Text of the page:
Figures

Fig. 1
Fig. 1
Schematic of study design and serum specimen collection. This study consisted of serum specimens from two phase 1 trials and one randomized phase 3 trial. The cancer and treatment type/dosing, number of serum samples collected at each time point, and number of metabolites identified by LC-MS are labeled as above. 63 overlapping metabolites were profiled in all three cohorts
Fig. 2
Fig. 2
Comprehensive serum metabolomic profiling reveals significantly up-regulated kynurenine in response to nivolumab treatment. a Volcano plots showing average serum metabolite (n = 106, represented as points) level changes after 4 weeks of nivolumab treatment compared to baseline in CA209-038 melanoma patients. b Histogram showing the changes of kynurenine/tryptophan (Kyn/Trp) ratios 4 weeks after nivolumab treatment compared to baseline in melanoma patients. c Volcano plot showing average serum metabolite (n = 106) changes between week 6 and week 4 after nivolumab treatment in melanoma patients. d Volcano plots showing average serum metabolite (n = 202) level changes after 4 weeks of nivolumab treatment compared to baseline in CheckMate 025 RCC patients. e Histogram showing the changes of Kyn/Trp ratios 4 weeks after nivolumab treatment compared to baseline in CheckMate 025 RCC patients. f Volcano plot showing average serum metabolite (n = 202) level changes after 4 weeks of everolimus treatment compared to baseline in CheckMate 025 RCC patients. g Pearson correlation analysis between Kyn/Trp ratios and PD-L1/IDO1/TDO mRNA expression at week 4, prior anti-CTLA4 treatment (ipilimumab), and tumor mutation load in melanoma patients. The q values in a, c, d, f were calculated based on paired t-tests for all profiled metabolites with Benjamini-Hochberg multiple testing corrections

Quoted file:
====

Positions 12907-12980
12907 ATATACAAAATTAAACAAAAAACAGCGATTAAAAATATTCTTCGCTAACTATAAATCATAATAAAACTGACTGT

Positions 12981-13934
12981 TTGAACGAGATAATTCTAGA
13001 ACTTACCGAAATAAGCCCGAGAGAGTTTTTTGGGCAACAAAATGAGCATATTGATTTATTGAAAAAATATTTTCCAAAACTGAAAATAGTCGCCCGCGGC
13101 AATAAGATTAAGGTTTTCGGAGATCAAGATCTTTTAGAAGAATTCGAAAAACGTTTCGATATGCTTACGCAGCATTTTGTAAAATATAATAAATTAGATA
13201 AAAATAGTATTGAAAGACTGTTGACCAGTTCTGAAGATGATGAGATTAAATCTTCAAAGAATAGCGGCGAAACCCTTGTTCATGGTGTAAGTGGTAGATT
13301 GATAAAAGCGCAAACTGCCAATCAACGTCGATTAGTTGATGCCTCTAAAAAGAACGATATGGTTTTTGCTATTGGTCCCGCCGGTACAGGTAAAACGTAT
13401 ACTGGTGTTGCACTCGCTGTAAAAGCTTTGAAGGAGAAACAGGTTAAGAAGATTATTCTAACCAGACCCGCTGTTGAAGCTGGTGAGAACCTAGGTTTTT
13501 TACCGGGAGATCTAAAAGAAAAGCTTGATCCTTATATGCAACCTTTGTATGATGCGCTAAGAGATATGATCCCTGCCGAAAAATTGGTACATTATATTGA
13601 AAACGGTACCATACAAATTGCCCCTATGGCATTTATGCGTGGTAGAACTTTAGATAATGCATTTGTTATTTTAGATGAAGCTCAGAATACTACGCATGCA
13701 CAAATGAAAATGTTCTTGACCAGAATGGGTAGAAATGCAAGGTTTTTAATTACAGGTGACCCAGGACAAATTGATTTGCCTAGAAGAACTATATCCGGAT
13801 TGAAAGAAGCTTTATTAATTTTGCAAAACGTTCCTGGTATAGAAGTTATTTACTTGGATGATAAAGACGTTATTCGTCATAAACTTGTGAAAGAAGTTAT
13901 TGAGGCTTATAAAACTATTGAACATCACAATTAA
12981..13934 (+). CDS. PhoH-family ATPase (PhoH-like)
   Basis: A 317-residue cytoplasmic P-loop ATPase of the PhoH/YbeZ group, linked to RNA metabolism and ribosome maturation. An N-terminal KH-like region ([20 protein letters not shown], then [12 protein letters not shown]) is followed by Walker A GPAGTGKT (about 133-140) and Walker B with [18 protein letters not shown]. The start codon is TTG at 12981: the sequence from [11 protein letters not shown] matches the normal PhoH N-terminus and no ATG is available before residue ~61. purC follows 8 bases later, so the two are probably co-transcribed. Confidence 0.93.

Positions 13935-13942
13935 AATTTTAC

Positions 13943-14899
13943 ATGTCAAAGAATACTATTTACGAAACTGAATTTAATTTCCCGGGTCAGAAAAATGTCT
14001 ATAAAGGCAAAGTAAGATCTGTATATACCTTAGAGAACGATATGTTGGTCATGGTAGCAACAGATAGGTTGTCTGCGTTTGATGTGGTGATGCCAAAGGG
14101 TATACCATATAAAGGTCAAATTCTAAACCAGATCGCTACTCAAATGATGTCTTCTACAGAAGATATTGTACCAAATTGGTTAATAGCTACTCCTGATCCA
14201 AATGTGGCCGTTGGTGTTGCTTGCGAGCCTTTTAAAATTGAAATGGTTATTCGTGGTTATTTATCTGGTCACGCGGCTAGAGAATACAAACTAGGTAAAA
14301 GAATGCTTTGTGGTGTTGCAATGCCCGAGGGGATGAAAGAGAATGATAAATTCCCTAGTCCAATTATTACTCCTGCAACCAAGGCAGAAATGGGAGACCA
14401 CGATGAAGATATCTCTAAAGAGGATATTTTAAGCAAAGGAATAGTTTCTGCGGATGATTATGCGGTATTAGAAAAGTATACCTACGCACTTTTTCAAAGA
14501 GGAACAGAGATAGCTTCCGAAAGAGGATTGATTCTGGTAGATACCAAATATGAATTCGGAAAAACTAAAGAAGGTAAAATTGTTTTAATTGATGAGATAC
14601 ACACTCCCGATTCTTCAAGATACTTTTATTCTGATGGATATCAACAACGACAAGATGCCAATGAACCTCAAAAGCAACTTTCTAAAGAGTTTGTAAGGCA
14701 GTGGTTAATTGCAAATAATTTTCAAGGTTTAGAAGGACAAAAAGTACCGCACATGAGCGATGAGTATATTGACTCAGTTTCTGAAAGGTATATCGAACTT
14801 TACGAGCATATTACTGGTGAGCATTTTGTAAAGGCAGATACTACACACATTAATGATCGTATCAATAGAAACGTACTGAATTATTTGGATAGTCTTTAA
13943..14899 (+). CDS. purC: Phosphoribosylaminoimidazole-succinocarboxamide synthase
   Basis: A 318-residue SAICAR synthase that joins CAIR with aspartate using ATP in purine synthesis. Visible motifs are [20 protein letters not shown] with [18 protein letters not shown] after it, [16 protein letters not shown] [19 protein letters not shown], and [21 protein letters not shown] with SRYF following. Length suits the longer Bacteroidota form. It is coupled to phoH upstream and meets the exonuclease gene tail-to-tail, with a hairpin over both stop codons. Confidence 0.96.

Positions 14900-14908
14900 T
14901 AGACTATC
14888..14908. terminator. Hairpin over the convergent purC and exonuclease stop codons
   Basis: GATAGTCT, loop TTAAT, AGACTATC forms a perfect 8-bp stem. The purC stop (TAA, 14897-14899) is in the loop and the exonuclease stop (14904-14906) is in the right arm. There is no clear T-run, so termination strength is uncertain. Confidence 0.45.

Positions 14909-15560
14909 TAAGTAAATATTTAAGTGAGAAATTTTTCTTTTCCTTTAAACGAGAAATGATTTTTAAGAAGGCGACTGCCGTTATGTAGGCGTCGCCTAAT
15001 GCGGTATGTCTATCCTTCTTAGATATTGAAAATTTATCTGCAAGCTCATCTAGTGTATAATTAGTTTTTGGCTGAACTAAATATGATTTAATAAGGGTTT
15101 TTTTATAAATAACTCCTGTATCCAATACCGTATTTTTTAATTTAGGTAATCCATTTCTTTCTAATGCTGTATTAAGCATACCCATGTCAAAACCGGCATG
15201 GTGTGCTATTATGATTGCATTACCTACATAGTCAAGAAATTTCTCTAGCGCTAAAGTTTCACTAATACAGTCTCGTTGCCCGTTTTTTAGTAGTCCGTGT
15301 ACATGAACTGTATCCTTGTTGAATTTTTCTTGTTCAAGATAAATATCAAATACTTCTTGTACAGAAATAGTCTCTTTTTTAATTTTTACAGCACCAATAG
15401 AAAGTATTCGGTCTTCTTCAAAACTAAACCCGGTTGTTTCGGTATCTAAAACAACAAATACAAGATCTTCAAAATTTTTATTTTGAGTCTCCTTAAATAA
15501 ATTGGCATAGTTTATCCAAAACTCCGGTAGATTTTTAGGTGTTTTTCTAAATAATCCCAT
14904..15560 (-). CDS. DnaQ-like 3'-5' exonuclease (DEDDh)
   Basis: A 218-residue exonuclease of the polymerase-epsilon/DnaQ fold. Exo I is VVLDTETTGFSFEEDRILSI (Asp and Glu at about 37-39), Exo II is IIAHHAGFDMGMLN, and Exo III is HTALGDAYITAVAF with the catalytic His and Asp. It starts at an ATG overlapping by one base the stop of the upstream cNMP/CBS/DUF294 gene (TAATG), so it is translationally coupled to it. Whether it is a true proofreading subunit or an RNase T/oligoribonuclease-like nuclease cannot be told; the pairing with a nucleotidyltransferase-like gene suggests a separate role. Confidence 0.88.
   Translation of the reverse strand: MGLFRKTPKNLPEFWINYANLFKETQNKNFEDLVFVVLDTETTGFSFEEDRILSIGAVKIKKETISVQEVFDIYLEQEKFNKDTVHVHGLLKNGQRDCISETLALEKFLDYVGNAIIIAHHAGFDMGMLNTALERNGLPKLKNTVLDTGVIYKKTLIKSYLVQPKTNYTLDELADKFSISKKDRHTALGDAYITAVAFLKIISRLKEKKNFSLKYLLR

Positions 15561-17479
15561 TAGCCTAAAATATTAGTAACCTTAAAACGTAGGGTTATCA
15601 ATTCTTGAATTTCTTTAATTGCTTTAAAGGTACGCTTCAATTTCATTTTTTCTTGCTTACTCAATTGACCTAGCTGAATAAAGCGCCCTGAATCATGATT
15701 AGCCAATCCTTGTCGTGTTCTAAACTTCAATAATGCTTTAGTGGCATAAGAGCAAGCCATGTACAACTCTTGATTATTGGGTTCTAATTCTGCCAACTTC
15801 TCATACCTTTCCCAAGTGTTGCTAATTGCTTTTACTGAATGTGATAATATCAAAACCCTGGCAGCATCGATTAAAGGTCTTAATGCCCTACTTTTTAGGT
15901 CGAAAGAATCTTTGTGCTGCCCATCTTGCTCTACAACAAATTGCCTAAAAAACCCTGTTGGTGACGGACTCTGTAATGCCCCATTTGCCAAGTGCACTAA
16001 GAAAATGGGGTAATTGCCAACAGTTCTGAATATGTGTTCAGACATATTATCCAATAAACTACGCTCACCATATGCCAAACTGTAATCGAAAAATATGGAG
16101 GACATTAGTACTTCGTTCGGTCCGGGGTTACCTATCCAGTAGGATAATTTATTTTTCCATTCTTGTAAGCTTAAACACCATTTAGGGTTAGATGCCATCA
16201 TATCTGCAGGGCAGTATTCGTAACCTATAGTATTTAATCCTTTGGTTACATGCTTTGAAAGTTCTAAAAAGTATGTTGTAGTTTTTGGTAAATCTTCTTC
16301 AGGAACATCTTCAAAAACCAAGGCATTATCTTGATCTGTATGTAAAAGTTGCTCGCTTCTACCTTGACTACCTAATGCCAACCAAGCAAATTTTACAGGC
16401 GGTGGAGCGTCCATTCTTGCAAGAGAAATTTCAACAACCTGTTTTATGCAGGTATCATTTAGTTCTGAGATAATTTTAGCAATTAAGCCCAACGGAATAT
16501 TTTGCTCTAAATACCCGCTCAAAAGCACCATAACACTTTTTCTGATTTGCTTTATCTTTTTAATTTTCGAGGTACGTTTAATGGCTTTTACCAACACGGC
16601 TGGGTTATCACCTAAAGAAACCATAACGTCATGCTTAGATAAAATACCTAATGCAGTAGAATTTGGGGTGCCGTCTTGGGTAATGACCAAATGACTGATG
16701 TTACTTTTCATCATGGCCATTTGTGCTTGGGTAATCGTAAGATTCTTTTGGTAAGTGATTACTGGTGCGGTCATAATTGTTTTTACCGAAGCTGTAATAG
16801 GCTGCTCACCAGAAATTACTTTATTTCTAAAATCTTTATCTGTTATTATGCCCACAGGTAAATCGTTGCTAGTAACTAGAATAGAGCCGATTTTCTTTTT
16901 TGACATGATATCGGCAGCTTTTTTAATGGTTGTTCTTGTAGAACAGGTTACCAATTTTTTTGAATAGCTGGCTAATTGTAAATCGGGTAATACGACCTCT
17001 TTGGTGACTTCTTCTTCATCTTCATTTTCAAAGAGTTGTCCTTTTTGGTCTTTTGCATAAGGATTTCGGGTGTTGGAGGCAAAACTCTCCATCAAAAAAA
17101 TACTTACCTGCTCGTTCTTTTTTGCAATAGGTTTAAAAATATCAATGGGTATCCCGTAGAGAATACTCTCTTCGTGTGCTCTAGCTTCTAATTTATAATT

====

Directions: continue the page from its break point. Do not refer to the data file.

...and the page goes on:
Fig. 3
Fig. 3
Kyn/Trp ratio alterations associate with patient overall survival in two independent cohorts. a, b Volcano plots showing associations between fold changes (log2 scale) of different serum metabolites (n = 106) and overall survival in melanoma patients. The effect sizes refer to the regression coefficients in a Cox proportional hazards model and the points represent different metabolites. a 4 weeks after nivolumab treatment versus baseline, b 6 weeks after nivolumab treatment versus baseline. q values were calculated using Benjamini-Hochberg multiple testing corrections. A cutoff at q = 0.05 is shown as a horizontal line. c Table summarizing the hazard ratios (HR) of Kyn/Trp (log2 scale) as a predictor at different time points in relation to melanoma patient overall survival using a Cox proportional hazards model. CI, confidence interval. d Kaplan–Meier plot comparing the overall survival in melanoma patients with >50% increases in Kyn/Trp ratios versus those with decreases. e, Table summarizing the hazard ratios (HR) of Kyn/Trp (log2 scale) as a predictor at different time points in relation to CheckMate 025 RCC patient overall survival using a Cox proportional hazards model. f Kaplan–Meier plot comparing the overall survival in RCC patients with >50% increases in Kyn/Trp ratios versus those with decreases. The p values in d, f were based on log-rank tests